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Continuing the Garden Binge

Encouraged by the success of the red parasol painting, I returned to the David Curtis garden in Gloucester two more times.  I have provisionally titled these two by the most prominent prop–a reflecting ball and a black kimono, respectively.

The reflecting ball was, to me, an annoyance, but I had to deal with it.

The Reflecting Ball

The Reflecting Ball

David advised us to paint portraits rather than a figure in the landscape, but as you can see, I ignored his advice.  Two weeks prior, I had already committed to painting that tree in the background.  Plus, the less real estate I needed for the reflecting ball, the better.  David praised (I think it was intended as praise) it as telling a story.   Why does mine tells a story and the others not?   A women in gypsy outfit gazing at a reflecting ball?  Must be a story in that, right?  The answer lies in the fact that I painted a figure in the landscape, not a portrait.  To tell a story, you have to back off a bit, gain some perspective.

Last Sunday we gathered around our model decked out in a black kimono and holding a fan.

The Black Kimono

The Black Kimono

This one I enjoyed a lot, almost as much as the red parasol.  It was allegedly the easiest of the Curtis Garden Series.  Certainly it presented nothing as complicated as that red parasol and cupid statuette;  the fan? –not even close.  Then why, when I could complete the Red Parasol with 15 minutes to spare, am I dissatisfied with Black Kimono?  Something about her right arm doesn’t look correct.

Yes, our model actually held that fan up for twenty minutes at a time (she braced the elbow against her side), but her feet would fall asleep.  Whenever the timer signaled her break, she would forget that fact about the feet, try to take a step, and collapse in the grass.  Gracefully.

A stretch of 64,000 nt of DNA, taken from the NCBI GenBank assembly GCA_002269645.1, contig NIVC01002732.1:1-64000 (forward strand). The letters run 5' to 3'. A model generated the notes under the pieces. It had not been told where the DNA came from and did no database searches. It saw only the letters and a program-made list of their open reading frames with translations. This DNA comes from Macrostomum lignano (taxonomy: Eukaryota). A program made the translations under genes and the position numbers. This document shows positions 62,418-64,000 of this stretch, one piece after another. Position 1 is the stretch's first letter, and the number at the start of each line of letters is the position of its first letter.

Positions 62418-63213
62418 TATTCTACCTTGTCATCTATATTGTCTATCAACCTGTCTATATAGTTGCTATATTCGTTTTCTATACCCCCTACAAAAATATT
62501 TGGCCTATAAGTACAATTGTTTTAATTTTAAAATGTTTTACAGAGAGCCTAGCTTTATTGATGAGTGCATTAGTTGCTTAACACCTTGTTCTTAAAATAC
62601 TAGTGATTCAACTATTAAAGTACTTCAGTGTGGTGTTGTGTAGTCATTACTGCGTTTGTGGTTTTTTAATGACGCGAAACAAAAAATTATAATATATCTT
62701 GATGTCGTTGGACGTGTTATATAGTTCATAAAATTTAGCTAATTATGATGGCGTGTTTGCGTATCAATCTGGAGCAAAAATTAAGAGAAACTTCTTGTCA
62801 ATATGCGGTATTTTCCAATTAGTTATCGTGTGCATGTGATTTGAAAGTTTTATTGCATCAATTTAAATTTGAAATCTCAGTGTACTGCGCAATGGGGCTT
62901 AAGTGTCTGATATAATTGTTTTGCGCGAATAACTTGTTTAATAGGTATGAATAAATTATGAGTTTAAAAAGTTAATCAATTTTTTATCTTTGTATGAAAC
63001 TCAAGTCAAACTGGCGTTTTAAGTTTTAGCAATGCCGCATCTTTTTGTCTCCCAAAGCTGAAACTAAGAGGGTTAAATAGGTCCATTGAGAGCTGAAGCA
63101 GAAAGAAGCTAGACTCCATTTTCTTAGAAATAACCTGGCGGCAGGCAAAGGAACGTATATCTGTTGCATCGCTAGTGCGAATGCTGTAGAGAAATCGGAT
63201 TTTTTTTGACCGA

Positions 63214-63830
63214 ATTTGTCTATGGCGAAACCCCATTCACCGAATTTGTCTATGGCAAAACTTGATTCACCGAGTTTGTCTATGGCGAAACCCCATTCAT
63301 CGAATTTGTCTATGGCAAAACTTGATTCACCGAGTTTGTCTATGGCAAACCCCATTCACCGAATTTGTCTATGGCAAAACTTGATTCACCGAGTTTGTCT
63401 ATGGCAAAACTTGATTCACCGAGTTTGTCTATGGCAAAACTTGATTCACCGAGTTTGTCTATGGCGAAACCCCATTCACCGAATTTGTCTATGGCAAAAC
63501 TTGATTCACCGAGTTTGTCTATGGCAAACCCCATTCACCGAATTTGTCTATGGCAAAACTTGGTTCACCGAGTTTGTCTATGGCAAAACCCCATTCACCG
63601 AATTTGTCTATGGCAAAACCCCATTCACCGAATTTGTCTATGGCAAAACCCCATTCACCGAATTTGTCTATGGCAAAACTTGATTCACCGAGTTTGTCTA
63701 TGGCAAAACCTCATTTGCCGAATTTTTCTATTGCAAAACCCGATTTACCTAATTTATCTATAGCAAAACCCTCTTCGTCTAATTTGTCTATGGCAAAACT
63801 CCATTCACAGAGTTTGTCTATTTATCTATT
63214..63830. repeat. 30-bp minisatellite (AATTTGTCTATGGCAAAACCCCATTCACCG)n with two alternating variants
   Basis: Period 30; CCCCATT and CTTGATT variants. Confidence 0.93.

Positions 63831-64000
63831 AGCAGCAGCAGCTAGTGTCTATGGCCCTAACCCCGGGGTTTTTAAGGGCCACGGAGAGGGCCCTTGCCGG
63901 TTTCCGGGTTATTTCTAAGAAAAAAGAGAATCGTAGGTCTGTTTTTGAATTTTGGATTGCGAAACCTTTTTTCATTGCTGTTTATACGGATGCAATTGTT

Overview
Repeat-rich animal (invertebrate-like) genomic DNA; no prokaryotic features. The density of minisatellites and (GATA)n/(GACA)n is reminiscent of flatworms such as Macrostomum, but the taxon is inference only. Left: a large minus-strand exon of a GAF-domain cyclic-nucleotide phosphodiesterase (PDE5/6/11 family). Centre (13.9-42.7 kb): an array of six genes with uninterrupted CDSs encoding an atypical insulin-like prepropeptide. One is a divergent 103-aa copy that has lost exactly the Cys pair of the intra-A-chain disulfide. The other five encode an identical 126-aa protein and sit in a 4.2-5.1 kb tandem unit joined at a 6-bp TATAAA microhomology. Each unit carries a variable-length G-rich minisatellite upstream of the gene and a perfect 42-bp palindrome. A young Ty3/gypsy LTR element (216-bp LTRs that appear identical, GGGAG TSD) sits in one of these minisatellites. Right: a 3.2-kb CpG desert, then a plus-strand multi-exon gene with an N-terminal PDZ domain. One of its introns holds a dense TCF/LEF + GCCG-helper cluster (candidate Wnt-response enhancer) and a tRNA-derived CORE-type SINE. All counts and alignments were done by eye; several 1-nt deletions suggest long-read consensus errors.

We all enjoyed ourselves very, very much–including David, I guess — he invited us back next Sunday.  Since Bea is going out of town for Labor Day weekend, I shall have to drive down alone.

The Ultimate Opportunity in figure painting  occurred on Monday, when our life group left the studio to meet with our model in the Lessard garden.

The White Floppy Hat

The White Floppy Hat

We will meet again next week to work on the same pose.  I could almost call the painting finished, but it would be a pretty rough finish.  I think I can do better:  The head is slightly too large.  Some of the spots of light on her could be more delicious–meaning more contrast between light and shadow on her.

All three of these garden paintings demonstrate the benefit of using a dark (mostly burnt umber) ground.  I’ve been using previously painted-on panels, having sanded them down first.  The ground helps to hide the remnants of the original painting, which might otherwise be distracting.  The darkest ground provides the best cover, but my real reason for choosing a dark ground is the lovely foliage depth that occurs so effortlessly.  I can leave the ground showing behind her in the whole upper right section.

All that help, still not “finished”.  What magic took over when I painted Red Parasol?  And how do I get that magic back???

Aline Lotter is currently exhibiting:

at the Hatfield Gallery and the East Colony Fine Art Gallery in Manchester (both are in Langer Place, 55 S. Commercial St., Manchester, NH); at the Bartlett Inn in Bartlett and the Bernerhof Inn in Glen; at the Red Jacket Inn in North Conway; at the law offices of Mesmer and Deleault at 41 Brook St in Manchester; at the Manchester office of Congresswoman Carol Shea Porter;   a single painting is on view for one more week at the Radisson Hotel in Manchester; at the Norris Cotton Cancer Center in Manchester; and at her studio by appointment (email: alotter@mac.com). You may also view paintings with prices and order prints at my Fine Art America page. If the painting you are interested in is not there, or if you prefer to bypass that experience, you may contact me using the private feedback form below. If you want to add a public comment to this blog, go to the bottom of this page where it says “Leave a Reply”, and enter your comment in that box. I love to get public comments, so don’t be shy!